Review of the biology of Quercetin and related bioflavonoids.


Formica JV, Regelson W.




Food Chem Toxicol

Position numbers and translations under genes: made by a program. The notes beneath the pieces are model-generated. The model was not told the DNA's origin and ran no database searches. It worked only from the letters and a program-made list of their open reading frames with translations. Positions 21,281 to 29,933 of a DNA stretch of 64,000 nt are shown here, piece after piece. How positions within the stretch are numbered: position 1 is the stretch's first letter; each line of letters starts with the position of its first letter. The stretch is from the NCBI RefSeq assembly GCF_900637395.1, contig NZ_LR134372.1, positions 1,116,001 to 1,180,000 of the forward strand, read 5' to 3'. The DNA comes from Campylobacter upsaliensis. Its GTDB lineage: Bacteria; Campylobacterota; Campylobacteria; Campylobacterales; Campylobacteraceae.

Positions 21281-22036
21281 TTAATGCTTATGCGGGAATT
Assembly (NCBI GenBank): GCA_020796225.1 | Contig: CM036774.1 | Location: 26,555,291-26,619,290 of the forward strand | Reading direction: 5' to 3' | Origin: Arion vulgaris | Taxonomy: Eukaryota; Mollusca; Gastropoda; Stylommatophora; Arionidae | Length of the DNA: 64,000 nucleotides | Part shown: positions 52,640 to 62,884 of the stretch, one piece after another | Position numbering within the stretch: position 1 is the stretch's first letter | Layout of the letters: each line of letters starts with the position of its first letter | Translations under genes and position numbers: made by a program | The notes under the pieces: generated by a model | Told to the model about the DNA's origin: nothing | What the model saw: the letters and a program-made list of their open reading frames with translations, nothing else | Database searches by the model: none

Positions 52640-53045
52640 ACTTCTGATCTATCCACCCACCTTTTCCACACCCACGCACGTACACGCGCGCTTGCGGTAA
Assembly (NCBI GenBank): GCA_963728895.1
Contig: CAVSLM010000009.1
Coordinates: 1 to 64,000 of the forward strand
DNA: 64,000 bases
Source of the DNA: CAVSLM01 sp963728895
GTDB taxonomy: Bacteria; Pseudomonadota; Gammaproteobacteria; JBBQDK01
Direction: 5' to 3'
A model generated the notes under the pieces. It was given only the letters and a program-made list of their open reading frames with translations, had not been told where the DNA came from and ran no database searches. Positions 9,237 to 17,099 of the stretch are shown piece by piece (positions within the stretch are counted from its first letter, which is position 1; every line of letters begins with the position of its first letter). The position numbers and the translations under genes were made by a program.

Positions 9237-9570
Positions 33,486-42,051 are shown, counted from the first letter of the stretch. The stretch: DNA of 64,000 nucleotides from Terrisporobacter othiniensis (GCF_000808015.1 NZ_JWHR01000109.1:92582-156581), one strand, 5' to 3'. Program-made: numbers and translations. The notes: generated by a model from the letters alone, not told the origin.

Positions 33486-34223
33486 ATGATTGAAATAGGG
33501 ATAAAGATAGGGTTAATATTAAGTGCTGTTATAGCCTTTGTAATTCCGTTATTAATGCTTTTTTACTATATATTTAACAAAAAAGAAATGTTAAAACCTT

The French paradox is a dietary anomaly which has focused attention on the Mediterranean diet. Epidemiological studies revealed that this diet, replete in flavonoid-rich foods (Allium and Brassica vegetables, and red wine), correlated with the increased longevity and decreased incidence of cardiovascular disease seen in these populations. The most frequently studied flavonoid, quercetin, has been shown to have biological properties consistent with its sparing effect on the cardiovascular system. Quercetin and other flavonoids have been shown to modify eicosanoid biosynthesis (antiprostanoid and anti-inflammatory responses), protect low-density lipoprotein from oxidation (prevent atherosclerotic plaque formation), prevent platelet aggregation (antithrombic effects), and promote relaxation of cardiovascular smooth muscle (antihypertensive, antiarrhythmic effects). In addition, flavonoids have been shown to have antiviral and carcinostatic properties. However, flavonoids are poorly absorbed from the gut and are subject to degradation by intestinal micro-organisms. The amount of quercetin that remains biologically available may not be of sufficient concentration, theoretically, to explain the beneficial effects seen with the Mediterranean diet. The role of flavonoids may transcend their presence in food. The activity of flavonoids as inhibitors of reverse transcriptase suggests a place for these compounds in the control of retrovirus infections, such as acquired immunodeficiency syndrome (AIDS). In addition to specific effects, the broad-modulating effects of flavonoids as antioxidants, inhibitors of ubiquitous enzymes (ornithine carboxylase, protein kinase, calmodulin), and promoters of vasodilatation and platelet disaggregation can serve as starting material for drug development programmes.